"The lights overhead are bright, bathing the city in a yellow glow that glints off the black asphalt of the street we are about to cross. Our laughter fills the air, hanging and mingling with the indistinct surrounding noise, at times a gentle murmur, other times a cacophony of loud voices (“get over here Tony!”) and blaring car horns. 

We hook arms as we cross the street - five teenage girls from Gatineau, somehow having found our way to the big city. The feeling is that of invincibility; the cheap headband I had bought from Chinatown, and the four girls by my side bringing me closer to the vision of girlhood promised to me in T.V. shows back home, and even now on the billboards of Times Square. 

Loose strands of hair drift in the spring breeze carrying the smell of pretzels and cigarette smoke, but my short box braids remain firmly beneath the blue and beige wool of my headband. Strangers pass us by as we walk, the flashing white light in the shape of a walking stick figure beckoning us forward. 

My eyes catch his suddenly; his stare is intense and burrowing. Creases appear on his forehead as he frowns, lips parting to speak. One word is spat out as our shoulders brush, and at once the spell is broken and all pretences of invincibility become shards at my feet, more likely to cut skin and draw blood with every step I take. My feet remain planted in place, suddenly bearing a weight greater than the 130 pounds of a young black girl  come to discover herself in New York.

My eyes track his body as he moves away, and my friends, unaware of what just occurred, keep moving forward, leaving me somewhere in between, my body still feeling the pull of the dream of normalcy that had brought me to this exact moment, but also a sense of being disjointed, as though my body was no longer mine to control.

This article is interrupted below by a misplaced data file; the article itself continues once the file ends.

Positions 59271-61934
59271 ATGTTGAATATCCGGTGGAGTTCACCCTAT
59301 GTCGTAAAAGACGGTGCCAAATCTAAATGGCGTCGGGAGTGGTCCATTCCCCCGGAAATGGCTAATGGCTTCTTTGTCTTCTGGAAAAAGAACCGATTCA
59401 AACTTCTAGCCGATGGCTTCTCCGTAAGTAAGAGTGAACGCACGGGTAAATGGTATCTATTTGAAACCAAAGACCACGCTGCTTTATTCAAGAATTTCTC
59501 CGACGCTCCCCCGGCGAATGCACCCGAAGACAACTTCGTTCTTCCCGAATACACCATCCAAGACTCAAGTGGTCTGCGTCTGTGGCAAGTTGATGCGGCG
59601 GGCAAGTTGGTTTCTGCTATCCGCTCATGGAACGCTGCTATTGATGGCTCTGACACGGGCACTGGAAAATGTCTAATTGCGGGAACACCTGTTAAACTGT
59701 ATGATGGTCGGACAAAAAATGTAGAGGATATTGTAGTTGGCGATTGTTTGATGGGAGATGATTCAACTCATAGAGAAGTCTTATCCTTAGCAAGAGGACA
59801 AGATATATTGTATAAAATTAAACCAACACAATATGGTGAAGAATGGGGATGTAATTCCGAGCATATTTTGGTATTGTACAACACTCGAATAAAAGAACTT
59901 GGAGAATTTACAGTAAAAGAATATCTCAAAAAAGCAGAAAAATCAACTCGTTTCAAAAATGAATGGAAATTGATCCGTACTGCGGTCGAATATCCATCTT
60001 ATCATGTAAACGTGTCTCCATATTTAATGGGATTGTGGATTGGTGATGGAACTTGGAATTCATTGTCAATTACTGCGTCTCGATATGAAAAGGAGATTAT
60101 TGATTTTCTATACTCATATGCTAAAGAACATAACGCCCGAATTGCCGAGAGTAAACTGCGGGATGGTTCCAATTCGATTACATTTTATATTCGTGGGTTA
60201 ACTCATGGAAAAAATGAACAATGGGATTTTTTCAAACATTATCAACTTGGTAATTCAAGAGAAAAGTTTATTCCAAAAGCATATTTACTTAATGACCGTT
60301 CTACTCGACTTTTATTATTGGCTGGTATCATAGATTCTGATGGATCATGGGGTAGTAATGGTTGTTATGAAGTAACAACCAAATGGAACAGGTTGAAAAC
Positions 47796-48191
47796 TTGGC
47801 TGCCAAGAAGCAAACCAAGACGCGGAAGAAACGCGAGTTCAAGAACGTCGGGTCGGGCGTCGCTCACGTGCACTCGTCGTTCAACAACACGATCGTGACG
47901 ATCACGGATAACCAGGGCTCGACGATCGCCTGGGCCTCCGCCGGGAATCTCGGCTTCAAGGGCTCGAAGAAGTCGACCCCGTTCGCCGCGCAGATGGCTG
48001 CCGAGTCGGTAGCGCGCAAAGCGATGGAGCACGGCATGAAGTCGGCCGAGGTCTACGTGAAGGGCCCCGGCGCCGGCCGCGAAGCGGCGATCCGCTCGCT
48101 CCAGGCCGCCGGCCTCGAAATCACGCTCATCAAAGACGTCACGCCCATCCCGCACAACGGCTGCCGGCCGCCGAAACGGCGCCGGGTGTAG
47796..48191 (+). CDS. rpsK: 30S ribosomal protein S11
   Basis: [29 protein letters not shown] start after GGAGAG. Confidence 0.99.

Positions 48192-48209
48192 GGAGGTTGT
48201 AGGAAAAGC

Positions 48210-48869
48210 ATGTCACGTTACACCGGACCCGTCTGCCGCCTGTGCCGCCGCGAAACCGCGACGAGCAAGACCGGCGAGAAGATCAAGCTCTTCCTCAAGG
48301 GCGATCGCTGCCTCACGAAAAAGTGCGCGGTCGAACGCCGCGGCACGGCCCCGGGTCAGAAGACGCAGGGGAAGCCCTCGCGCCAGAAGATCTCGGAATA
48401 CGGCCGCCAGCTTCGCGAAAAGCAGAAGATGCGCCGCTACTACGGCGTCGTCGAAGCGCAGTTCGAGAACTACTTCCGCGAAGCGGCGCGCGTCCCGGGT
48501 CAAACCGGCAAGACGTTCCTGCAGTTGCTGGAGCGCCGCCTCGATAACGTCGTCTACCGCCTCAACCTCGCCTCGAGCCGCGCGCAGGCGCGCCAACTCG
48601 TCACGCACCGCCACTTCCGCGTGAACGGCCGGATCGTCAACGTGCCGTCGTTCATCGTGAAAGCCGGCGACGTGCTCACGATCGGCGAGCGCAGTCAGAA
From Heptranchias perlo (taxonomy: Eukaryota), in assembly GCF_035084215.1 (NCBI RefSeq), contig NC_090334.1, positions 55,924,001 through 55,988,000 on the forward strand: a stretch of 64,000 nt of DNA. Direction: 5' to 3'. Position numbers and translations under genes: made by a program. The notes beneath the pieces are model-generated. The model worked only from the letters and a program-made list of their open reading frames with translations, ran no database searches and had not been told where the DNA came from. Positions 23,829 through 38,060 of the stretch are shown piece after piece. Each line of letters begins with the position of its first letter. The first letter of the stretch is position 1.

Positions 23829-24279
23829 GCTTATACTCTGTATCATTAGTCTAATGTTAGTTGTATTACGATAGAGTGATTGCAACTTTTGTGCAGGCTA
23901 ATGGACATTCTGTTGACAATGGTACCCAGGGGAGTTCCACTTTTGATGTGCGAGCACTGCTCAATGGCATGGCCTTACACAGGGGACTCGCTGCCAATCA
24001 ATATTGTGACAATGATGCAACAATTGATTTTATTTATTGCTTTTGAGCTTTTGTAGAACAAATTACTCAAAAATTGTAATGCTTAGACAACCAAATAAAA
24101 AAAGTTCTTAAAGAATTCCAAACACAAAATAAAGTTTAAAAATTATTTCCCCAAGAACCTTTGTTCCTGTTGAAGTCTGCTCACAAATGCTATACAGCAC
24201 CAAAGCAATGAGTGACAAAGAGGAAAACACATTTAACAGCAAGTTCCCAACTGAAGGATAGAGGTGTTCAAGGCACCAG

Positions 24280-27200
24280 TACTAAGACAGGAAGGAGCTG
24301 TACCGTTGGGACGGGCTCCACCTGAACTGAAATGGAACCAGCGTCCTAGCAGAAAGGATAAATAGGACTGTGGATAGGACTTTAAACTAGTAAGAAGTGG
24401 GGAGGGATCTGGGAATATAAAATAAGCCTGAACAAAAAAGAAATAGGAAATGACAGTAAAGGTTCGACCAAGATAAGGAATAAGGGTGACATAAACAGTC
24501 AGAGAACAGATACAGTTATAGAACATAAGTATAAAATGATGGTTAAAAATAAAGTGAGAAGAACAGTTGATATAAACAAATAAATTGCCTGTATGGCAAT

There, on a warm spring day on the streets New York City, a whispered word brought with it a cold sense of realization. 


by moving away from the centre - a position of privilege - to the margins, a new understanding of blackness, and black womanhood more specifically, is made possible. Here the revelation is two-fold, if you allow it.

“‘Dirty Nigger!’ or simply 'Look! A Negro!’I came into this world anxious to uncover the meaning of things, my soul desirous to be at the origins of the world, and here I am an object among other objects."

And so begins "The Lived Experience of the Black Man", the fifth chapter in Frantz Fanon's Black Skin, White Mask. In the subsequent passages, Fanon offers a vivid and visceral description of an encounter between the narrator, and a young white boy and his mother. The moment is one in which the narrator finds himself reduced to his race and seemingly stripped of all agency and indeed of his body altogether: “My body returned to me spread-eagled, disjointed, redone, draped in mourning on this white winter's day.”

It is a moment that is reminiscent of a personal memory I have of an encounter in the streets of New York City at  the age of 15. 

This exhibition, "Somatic Satiation", borrows heavily from Fanon's work by putting moments like this, and the lived experience of the black woman more generally, at the forefront, making them the subject of deep and thorough analysis, and using them as a vector for knowledge transmission - a long lost artefact to be excavated and treasured.  

"Somatic Satiation" (somatic meaning bodily) mimics the phenomenon of semantic satiation whereby repetition causes a word or phrase to temporarily lose meaning for the listener. Here, the image of the black woman is repeated over and over again - at times overtly, other times hidden and abstracted, but always present.

In the same way repeated words will temporarily lose their meaning over time, the exhibition aims to overwhelm the viewer with representations and depictions of black womanhood until they begin to question their understandings of blackness (what constitutes blackness?  Is it skin deep, or is it deeper seated in the lived experience of racialized bodies? Or is it, as Fanon suggested, only discovered upon encountering whiteness?), of gender, and of what lies at the intersection of both identities (who is the black woman?).

 This moment of questioning creates an interval- an interruption, or rather an opening - that allows for a new understanding of black womanhood; one that is intimate and expansive; intrinsic and radical.